While we were in Chyangba, Engineers without Borders started a water project. An engineer from the US, Jim, arrived and started working on bringing running water to the 60 homes in Chyangba. This is a big deal since the common water tank usually has poor water. Well, 7 months later, the project is a success. Below is the full report from Jim the engineer.



Water is coming

We've had the system running off and on for about 10 days, but now it is completely online and serving all 56 houses.  It is also set up to serve two more houses that will be built in the coming months.  The people seem very happy and some of the older women especially are grateful to have taps in their houses.  I have a lot of kahtahs.  I'm in Kathmandu.  I arrived yesterday and leave in two days for the US.

All in all it seems to be working remarkably well.  I didn't get to measure the flow rate at every house, but the houses get 1 L between 7 and 13 seconds depending on their location relative to the tank that serves them.  It's a pretty good flow rate.  As Phula so eloquently puts it, "the people are really satisfaction with the water."

Boring Engineering Notes

There were a few bugs that we had to work through. 

1.  The pipeline from the intake to the reservoir was having low flow issues.  At times we were only getting .4 LPS down to the reservoir when we would measure 1 LPS or more at the intake.  Installing a control valve on the tank inlet and closing the air vent at the intake appears to have solved he problem.  I think the pipe was not flowing full and that caused the water to slow down when coming through some u-profiles.  Blowing into the air vent pipe at the intake would cause the pipeline to flow anywhere from 1.5 to 2 LPS for half an hour to 2 hours, but then the flow would drop to .4 LPS.  With the control valve, were are getting .83 LPS into the reservoir, which is enough water.   I measured the flow over 48 hours and it stayed constant.  I've been talking to Phula every day since I left the village he said the water is still coming the same.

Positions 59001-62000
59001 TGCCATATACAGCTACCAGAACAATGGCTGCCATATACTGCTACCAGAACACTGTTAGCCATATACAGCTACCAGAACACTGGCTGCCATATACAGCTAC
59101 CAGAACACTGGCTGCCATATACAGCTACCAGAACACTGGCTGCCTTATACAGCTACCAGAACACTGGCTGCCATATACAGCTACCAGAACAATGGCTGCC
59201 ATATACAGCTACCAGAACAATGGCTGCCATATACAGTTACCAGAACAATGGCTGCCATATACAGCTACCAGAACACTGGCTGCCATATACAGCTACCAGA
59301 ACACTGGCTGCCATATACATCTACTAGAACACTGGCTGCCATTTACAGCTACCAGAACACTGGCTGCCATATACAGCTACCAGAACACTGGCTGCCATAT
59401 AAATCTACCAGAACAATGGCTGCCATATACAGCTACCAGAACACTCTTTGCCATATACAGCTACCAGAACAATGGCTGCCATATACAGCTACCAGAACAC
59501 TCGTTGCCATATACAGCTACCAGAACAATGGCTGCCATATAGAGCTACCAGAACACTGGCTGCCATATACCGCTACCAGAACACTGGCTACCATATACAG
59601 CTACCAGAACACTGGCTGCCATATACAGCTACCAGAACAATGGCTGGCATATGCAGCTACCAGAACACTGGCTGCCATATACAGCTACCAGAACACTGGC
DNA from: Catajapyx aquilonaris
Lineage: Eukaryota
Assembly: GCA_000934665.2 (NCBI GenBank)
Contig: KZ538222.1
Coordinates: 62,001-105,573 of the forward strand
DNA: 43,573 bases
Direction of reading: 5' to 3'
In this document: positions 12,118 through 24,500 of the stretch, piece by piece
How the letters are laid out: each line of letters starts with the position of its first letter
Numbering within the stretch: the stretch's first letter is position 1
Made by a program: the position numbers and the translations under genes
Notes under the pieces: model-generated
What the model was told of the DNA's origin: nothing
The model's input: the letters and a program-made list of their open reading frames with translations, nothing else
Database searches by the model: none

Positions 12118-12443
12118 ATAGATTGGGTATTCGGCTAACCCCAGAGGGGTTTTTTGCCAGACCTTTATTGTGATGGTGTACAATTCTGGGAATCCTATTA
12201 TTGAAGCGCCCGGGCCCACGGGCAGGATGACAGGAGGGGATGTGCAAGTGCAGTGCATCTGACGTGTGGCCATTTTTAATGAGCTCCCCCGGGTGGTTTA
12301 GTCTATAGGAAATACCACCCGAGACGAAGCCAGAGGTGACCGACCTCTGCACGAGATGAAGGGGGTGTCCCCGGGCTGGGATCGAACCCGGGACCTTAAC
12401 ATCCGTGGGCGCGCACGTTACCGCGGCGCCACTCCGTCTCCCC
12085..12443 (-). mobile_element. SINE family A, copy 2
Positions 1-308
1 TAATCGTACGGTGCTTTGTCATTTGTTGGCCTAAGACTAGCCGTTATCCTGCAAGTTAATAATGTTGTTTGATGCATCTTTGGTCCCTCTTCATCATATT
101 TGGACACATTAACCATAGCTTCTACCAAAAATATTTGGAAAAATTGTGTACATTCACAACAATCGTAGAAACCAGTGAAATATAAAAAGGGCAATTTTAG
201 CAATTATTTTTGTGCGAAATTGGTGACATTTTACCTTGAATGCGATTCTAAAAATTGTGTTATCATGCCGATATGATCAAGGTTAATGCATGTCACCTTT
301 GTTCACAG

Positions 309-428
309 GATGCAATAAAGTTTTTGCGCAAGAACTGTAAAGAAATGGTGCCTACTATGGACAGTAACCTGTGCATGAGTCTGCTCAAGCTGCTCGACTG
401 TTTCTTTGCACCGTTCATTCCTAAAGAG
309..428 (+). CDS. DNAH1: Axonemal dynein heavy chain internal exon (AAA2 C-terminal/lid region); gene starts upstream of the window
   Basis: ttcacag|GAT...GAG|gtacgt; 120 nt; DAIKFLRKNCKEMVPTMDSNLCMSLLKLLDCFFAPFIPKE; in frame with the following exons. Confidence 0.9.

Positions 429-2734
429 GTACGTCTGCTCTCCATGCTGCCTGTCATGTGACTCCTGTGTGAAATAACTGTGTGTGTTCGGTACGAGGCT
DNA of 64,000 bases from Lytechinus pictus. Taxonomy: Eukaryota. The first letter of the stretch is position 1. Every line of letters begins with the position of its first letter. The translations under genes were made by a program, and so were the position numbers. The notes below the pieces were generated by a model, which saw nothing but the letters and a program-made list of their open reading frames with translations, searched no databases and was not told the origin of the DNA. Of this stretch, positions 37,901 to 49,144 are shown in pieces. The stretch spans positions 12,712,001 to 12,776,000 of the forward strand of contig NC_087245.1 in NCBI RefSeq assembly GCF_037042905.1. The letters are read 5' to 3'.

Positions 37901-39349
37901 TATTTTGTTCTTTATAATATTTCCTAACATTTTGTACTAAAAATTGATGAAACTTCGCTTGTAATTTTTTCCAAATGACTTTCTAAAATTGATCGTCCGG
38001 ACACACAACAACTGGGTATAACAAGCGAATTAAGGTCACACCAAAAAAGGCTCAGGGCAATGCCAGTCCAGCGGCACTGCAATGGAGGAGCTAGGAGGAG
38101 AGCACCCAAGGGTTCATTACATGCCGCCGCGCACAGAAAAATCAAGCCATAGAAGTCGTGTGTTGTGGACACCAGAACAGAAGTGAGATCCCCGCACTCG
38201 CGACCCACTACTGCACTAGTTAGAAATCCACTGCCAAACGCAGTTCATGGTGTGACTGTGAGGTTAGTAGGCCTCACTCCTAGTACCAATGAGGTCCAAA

2.  The pipeline from the reservoir to PB B1 does not flow well unless the tank is full.  First we were able to fix the problem by adjusting control valves to PB A1 and B1 to keep the tank full, but today Phula installed float valves in the three tanks in Community A and he said that works much better.  He said that keeps the tanks in Community B mostly full, which is good. 

3.  We had a blocked pipe on one of the house lines--it ended up being easy to find because it was before the first tee and the first tee was close to the PB.  We never found out what the block exactly was--I presume it was mud because dirty water came through the pipe we dug up and disconnected.  After rejoining it, the water was working fine.  We have had only tarps covering the PBs as we've been playing with valves and checking flows at all the tanks.  The roofs are too heavy to be moving on and off several times per day.  That allowed some dirt to get into the tanks, which is what must have caused the block. 

4.  Phula is currently cleaning all the tanks and putting the roofs on, but it will take a few days.  We had built a rim around the water tank at each PB for the roof to fit into, but we have had some tolerancing issues--some of the roofs don't fit inside the rim because the corners aren't perfectly square, despite multiple measurements a few inches of safety margin.  The rims will have to be chipped slightly and then replastered.  It is really only a cosmetic issue; I liked the idea of rims to help keep dirt from sneaking in under small spaces between the roof slab and the top of the water tank, but it is difficult to do things with much precision here, at least with these masons.  The masons have generally refused to use levels, claiming they could eyeball it.  Some of the tops of the tanks are little sloped or uneven, and the roof does not fit snugly.  For now I think putting a tarp under the roof will be sufficient, but it is a repair job that we should address in the future.